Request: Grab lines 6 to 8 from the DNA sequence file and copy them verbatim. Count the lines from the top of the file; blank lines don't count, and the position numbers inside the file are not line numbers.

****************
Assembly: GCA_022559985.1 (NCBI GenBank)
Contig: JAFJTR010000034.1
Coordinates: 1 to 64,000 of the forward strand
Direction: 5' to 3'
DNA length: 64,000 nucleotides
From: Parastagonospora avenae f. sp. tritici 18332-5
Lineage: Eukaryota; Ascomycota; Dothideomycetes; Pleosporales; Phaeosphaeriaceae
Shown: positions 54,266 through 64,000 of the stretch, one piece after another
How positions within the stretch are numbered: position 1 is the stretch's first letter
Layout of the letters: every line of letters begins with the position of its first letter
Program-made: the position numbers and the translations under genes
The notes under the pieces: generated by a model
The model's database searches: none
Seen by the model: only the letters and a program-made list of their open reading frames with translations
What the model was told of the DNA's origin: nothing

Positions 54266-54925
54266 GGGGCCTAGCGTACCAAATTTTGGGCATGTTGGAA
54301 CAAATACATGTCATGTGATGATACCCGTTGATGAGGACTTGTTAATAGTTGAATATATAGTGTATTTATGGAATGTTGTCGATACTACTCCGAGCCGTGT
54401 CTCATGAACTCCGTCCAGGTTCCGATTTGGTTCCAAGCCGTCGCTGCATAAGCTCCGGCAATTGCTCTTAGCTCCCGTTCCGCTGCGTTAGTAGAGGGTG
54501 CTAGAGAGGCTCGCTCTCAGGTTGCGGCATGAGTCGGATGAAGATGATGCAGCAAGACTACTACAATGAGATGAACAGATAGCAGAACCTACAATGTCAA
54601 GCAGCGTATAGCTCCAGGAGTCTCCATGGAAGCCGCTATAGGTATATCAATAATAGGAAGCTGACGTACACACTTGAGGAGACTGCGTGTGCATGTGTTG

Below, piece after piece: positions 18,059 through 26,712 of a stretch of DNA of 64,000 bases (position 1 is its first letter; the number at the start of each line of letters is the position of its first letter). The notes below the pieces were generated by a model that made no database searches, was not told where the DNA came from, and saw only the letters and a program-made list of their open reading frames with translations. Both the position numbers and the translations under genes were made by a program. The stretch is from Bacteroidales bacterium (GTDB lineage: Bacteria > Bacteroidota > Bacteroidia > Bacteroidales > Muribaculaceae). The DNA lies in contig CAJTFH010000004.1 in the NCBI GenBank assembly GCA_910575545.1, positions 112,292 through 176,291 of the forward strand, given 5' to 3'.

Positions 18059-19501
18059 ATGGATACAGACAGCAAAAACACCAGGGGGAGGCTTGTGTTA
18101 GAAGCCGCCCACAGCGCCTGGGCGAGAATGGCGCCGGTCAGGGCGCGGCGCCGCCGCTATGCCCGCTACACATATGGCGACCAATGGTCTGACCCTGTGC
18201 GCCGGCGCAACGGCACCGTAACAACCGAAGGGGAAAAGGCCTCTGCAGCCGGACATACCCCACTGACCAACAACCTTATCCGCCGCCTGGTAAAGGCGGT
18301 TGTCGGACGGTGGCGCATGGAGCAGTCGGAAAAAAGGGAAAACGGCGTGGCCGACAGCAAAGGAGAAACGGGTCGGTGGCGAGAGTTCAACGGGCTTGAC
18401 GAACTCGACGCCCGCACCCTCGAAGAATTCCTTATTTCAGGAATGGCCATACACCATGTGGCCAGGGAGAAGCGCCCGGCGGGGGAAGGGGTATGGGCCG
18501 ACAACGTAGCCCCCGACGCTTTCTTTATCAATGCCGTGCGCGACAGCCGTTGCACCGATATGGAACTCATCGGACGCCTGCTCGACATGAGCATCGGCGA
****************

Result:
From: Parastagonospora avenae f. sp. tritici 18332-5
Lineage: Eukaryota; Ascomycota; Dothideomycetes; Pleosporales; Phaeosphaeriaceae
Shown: positions 54,266 through 64,000 of the stretch, one piece after another